Cryts v. Ford Motor Co.

Annotate this Case

571 S.W.2d 683 (1978)

David CRYTS, Plaintiff-Respondent, v. FORD MOTOR COMPANY and Robert Uttendorfer, Defendants-Appellants.

Nos. 39158, 39159.

Missouri Court of Appeals, St. Louis District, Division Three.

August 8, 1978.

Motion for Rehearing and/or Transfer Denied September 15, 1978.

Application To Transfer Denied November 6, 1978.

*685 Richeson, Roberts, Wegmann, Gasaway, Stewart & Schneider, Mark T. Stoll, R. A. Wegmann, Hillsboro, for defendants-appellants.

Ely & Wieland, Robert C. Ely, St. Louis, for Ford Motor Co.

Schurr, Inman & Graziani, Robert L. Inman, Clayton, for plaintiff-respondent.

Motion for Rehearing and/or Transfer Docket # 39159 Denied September 15, 1978.

Application To Transfer Docket # 39159 Denied November 6, 1978.

GUNN, Presiding Judge.

This appeal arises from a civil action in tort based on a two car collision in which plaintiff, David Cryts, suffered paraplegia. The jury returned a verdict in the amount of $150,000, and the judgment was entered against defendants Ford Motor Company (Ford), the manufacturer of the car plaintiff was driving, and Robert Uttendorfer, the driver of the car with which he collided. Uttendorfer's liability is premised on negligence in the operation of his vehicle, while Ford's liability is premised on strict liability for a defectively designed armrest which caused plaintiff's back to be broken when he was thrown against his door in the collision. Each defendant has appealed. Ford argues that the armrest in question was not defective as a matter of law; that regardless of any alleged defect it cannot be held liable for injuries sustained in a collision when the cause of the collision is unrelated to the injury producing defect. Further, Ford and Uttendorfer argue that the verdict directing instructions were improper. Uttendorfer also urges that the trial court erred in refusing to permit the jury to view a film of the scene of the accident. We find no error and affirm the judgment.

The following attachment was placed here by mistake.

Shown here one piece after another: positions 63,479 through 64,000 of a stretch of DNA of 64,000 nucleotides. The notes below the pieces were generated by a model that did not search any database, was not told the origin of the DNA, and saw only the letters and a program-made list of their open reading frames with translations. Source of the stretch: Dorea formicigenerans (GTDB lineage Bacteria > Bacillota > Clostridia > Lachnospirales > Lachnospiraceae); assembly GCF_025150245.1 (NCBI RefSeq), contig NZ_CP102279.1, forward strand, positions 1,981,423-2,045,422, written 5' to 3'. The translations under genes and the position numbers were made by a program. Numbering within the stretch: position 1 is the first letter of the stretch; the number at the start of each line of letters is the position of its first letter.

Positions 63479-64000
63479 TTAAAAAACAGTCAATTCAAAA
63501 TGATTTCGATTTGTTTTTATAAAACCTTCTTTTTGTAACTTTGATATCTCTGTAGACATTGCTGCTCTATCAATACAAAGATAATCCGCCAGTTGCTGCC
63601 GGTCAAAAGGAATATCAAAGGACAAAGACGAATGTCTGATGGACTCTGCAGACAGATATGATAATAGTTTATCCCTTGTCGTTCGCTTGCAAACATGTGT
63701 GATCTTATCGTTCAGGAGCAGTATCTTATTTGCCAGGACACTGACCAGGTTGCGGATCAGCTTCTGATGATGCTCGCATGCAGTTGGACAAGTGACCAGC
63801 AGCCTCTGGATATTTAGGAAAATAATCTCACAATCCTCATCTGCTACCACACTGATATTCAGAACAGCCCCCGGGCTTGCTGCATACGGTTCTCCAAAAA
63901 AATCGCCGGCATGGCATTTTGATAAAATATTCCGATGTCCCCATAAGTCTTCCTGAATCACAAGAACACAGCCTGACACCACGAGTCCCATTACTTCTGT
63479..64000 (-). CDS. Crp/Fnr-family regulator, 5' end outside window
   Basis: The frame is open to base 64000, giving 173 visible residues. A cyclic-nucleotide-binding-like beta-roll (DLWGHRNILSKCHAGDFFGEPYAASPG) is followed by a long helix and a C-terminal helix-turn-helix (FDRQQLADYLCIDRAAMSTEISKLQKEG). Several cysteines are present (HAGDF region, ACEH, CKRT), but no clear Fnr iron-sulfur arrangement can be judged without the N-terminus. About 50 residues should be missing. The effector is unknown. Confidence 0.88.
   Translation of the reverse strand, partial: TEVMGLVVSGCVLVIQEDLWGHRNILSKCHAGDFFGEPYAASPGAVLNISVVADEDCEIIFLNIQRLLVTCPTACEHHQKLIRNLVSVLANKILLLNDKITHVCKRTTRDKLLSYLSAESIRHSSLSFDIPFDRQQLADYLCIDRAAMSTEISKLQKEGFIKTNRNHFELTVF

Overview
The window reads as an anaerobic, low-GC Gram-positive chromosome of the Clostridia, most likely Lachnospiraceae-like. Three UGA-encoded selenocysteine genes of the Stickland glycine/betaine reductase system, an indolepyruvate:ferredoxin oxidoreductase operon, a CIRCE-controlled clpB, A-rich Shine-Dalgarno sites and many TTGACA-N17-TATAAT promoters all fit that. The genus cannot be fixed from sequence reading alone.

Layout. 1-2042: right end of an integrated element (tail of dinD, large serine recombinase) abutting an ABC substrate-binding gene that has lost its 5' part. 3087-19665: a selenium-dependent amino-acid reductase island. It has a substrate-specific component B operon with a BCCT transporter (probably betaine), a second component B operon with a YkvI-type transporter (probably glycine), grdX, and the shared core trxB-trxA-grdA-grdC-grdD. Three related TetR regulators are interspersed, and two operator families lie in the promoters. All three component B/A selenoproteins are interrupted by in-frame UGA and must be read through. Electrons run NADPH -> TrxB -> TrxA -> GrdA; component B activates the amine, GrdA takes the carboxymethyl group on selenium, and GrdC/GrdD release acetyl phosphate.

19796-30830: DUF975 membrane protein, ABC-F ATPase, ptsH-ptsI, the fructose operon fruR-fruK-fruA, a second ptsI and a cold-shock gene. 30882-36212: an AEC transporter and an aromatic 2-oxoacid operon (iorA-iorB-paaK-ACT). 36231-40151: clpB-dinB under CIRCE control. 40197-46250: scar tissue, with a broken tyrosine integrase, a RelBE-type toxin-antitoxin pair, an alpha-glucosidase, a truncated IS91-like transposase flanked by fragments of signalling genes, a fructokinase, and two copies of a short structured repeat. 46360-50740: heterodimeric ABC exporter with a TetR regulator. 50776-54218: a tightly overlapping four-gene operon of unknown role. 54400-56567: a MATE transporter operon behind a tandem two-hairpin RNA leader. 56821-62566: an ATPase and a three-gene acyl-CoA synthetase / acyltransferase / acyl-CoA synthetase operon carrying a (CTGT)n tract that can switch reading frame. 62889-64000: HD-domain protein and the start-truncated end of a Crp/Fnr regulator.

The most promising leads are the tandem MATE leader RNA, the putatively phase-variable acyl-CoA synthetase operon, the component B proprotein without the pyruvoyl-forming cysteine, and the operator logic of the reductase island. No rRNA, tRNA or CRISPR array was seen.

*686 The accident occurred in Jefferson County on June 3, 1967 at approximately 2:00 P.M. The weather was warm and clear. Uttendorfer was northbound on the two lane access road adjacent to Interstate 55 near his home on Maple Lane. Plaintiff, who was nineteen at the time, was southbound on the same road driving a 1957 Ford Thunderbird which he was taking to his home for repair. Immediately south of Maple Lane the access road is straight and flat. To the north the road is also straight, but there is a dip about 640 feet from Maple Lane which impairs the ability of northbound drivers to see oncoming traffic. Plaintiff first saw Uttendorfer's vehicle when it was approximately one quarter mile away. When both cars were about 150 feet from Maple Lane, plaintiff noticed Uttendorfer's car edging into the wrong lane. Plaintiff took his foot off of the accelerator but did not begin to brake until he saw that Uttendorfer had moved completely into the southbound lane of traffic. At that time he applied his brakes hard, causing his car to skid, and he steered left into Uttendorfer's lane of traffic. At the same time Uttendorfer saw plaintiff and swerved back into his proper lane. The two cars collided at the intersection of Maple Lane in Uttendorfer's lane of traffic. On impact, plaintiff was first pitched forward and right, then back into the armrest. He felt an excruciating pain in his back and was unable to move his legs to apply his brakes. Plaintiff went crashing into a chain link fence to halt the movement of his car.